Government consults on dioxin control
Exposure to dioxins and dioxin-like polychlorinated biphenyls (PCBs) needs to be reduced, according to the Government, as dietary exposure for toddlers, children and certain adult groups currently exceed limits. Breast-fed infants are still exposed to levels exceeding recommended limits, although levels of these pollutants in breast milk has fallen significantly.
Limits could be set for dioxins in food, but in the longer term reductions in exposure can only be achieved by reducing emissions to the environment, says the Department for Environment, Food and Rural Affairs (DEFRA) in its new consultation document.
However, dioxins and dioxin-like PCBs are a global problem, being able to undergo long-range transport. This means that future dioxin legislation in the UK needs to consider the impact of overseas sources, says DEFRA.
Measures that have already been taken to reduce dioxin emissions include controls on industrial processes such as incineration and open agricultural burning, and on emissions from vehicles. PCBs are also subject to European law under the directive on the disposal of polychlorinated biphenyls and polychlorinated terphenyls (96/59/EC). As a result, there has been a 70% decrease of the pollutants in food.
“This is a global issue, with the UK participating in a number of international agreements seeking to achieve a common goal – to reduce or eliminate releases of these compounds,” said Environment Minister Michael Meacher.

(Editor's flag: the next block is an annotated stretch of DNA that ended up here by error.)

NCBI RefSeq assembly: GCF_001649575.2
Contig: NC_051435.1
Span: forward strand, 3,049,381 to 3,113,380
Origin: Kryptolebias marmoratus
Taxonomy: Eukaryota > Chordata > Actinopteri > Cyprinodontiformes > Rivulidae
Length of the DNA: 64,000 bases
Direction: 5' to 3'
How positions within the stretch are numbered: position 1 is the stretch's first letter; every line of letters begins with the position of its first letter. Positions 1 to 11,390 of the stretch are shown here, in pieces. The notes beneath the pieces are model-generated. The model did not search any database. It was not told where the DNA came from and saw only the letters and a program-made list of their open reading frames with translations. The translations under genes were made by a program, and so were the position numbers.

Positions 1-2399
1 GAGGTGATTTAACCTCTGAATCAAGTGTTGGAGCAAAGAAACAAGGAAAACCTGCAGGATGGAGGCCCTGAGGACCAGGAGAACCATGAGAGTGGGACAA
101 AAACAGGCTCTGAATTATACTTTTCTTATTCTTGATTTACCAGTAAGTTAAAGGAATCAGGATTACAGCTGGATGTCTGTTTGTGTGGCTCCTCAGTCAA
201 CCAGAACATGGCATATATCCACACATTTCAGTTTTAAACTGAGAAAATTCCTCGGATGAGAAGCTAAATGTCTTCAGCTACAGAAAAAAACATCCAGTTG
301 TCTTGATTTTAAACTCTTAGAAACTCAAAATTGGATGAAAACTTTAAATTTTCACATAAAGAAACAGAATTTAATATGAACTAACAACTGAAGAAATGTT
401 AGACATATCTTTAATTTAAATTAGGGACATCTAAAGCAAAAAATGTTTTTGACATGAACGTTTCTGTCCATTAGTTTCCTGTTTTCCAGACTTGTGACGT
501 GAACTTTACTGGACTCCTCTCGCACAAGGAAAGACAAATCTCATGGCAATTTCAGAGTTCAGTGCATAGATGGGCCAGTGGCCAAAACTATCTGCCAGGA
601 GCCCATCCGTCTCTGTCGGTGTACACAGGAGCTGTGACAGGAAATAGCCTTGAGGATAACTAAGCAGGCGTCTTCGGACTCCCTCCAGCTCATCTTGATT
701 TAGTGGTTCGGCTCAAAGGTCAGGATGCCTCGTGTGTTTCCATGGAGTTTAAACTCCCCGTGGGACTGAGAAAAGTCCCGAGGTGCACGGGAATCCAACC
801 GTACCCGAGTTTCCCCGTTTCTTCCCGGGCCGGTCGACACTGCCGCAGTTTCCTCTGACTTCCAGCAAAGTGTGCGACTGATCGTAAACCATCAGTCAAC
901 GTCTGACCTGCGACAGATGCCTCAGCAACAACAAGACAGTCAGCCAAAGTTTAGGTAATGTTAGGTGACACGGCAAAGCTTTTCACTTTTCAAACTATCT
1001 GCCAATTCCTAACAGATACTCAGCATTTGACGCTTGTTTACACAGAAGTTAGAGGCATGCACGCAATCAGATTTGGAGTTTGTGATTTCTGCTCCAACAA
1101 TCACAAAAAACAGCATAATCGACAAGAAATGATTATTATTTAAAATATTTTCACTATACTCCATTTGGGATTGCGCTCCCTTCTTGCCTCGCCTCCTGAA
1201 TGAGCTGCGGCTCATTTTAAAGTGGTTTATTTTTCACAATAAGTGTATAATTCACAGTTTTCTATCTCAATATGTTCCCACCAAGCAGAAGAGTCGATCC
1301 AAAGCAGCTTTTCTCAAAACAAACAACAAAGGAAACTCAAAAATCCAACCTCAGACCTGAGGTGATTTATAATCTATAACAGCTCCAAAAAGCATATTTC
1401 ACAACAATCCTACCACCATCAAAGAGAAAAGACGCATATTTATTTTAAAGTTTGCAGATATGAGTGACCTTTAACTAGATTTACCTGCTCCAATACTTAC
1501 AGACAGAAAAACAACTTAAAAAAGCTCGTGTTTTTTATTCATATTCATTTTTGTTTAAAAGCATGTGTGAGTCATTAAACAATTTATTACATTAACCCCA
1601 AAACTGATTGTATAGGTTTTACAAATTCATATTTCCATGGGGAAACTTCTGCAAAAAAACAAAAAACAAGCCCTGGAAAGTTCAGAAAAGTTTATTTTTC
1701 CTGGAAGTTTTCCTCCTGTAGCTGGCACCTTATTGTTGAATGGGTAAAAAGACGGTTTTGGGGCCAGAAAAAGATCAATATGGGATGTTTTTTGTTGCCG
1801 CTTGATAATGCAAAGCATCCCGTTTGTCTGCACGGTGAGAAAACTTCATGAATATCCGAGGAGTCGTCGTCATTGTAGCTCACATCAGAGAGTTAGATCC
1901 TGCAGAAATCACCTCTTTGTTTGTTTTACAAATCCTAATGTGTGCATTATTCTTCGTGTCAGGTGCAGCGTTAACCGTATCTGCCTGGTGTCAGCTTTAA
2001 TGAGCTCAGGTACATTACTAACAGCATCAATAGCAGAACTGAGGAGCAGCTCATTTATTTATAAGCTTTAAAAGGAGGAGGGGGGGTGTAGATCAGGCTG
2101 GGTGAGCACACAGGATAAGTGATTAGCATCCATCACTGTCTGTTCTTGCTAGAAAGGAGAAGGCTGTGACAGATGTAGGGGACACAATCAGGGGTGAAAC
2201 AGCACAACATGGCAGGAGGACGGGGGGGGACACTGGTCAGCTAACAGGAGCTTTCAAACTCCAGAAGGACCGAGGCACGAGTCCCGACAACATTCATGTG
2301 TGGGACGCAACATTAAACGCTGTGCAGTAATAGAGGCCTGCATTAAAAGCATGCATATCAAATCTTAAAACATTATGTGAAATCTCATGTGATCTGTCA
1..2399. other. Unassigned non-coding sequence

DEFRA has made a number of suggestions as to what the future should hold for the two groups of pollutants, for which they are seeking comment from interested parties. These include:
- a national dioxins action plan to reduce overall exposure;
- the establishment of a dioxins strategy group;
- further reductions from industrial processes – in particular those that could be achieved in a cost-effective manner;
- cost-effective reductions from open burning and other diffuse sources; and
- arrangements for monitoring and reporting of data on emissions of the pollutants.
Recently it was revealed that prenatal exposure to dioxins affects children’s play behaviour, with both girls and boys exhibiting more feminised play (see related story). Prenatal PCB exposure is associated with less masculinised play behaviour in boys, but more masculinised play behaviour in girls.